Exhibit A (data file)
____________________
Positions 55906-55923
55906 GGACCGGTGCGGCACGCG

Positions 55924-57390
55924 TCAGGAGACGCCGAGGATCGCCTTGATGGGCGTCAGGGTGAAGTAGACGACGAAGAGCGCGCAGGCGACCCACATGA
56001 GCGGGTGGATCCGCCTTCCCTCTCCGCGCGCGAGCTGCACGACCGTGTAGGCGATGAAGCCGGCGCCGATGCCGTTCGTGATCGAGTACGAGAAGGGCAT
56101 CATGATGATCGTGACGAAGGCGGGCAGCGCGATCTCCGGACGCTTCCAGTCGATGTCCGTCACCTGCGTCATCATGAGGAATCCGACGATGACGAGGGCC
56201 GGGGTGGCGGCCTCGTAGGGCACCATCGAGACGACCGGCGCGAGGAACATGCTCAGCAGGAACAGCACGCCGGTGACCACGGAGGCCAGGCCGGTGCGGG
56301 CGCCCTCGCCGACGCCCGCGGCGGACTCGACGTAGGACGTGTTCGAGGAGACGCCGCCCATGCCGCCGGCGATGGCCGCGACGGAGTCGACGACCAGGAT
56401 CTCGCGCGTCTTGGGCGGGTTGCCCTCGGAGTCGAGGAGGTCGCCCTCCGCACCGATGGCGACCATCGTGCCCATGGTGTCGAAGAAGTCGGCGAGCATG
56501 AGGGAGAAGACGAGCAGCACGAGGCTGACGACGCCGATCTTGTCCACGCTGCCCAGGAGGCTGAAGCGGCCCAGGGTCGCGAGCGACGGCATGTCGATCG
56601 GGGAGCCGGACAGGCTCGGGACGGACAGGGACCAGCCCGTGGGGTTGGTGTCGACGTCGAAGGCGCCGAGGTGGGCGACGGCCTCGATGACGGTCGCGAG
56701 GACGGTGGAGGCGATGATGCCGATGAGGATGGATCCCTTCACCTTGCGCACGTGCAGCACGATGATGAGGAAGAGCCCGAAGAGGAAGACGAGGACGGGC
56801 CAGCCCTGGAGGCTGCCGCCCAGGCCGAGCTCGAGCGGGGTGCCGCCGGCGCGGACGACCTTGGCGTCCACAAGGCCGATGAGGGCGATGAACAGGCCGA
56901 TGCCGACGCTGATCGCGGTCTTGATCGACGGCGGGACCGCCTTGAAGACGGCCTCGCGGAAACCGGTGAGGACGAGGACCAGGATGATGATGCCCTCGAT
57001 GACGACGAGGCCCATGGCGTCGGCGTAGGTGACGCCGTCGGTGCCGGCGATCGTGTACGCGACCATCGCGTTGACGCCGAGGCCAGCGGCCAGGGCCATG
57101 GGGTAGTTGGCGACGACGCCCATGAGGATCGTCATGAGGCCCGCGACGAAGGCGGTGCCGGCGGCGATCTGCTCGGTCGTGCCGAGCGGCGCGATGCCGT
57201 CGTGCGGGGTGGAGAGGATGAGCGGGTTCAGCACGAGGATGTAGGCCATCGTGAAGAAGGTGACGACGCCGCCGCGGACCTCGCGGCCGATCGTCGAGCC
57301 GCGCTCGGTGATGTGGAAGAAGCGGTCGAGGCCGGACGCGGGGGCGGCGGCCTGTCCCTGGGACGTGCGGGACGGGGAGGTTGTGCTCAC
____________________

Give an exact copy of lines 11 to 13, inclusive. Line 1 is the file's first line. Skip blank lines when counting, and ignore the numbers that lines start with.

56601 GGGAGCCGGACAGGCTCGGGACGGACAGGGACCAGCCCGTGGGGTTGGTGTCGACGTCGAAGGCGCCGAGGTGGGCGACGGCCTCGATGACGGTCGCGAG
56701 GACGGTGGAGGCGATGATGCCGATGAGGATGGATCCCTTCACCTTGCGCACGTGCAGCACGATGATGAGGAAGAGCCCGAAGAGGAAGACGAGGACGGGC
56801 CAGCCCTGGAGGCTGCCGCCCAGGCCGAGCTCGAGCGGGGTGCCGCCGGCGCGGACGACCTTGGCGTCCACAAGGCCGATGAGGGCGATGAACAGGCCGA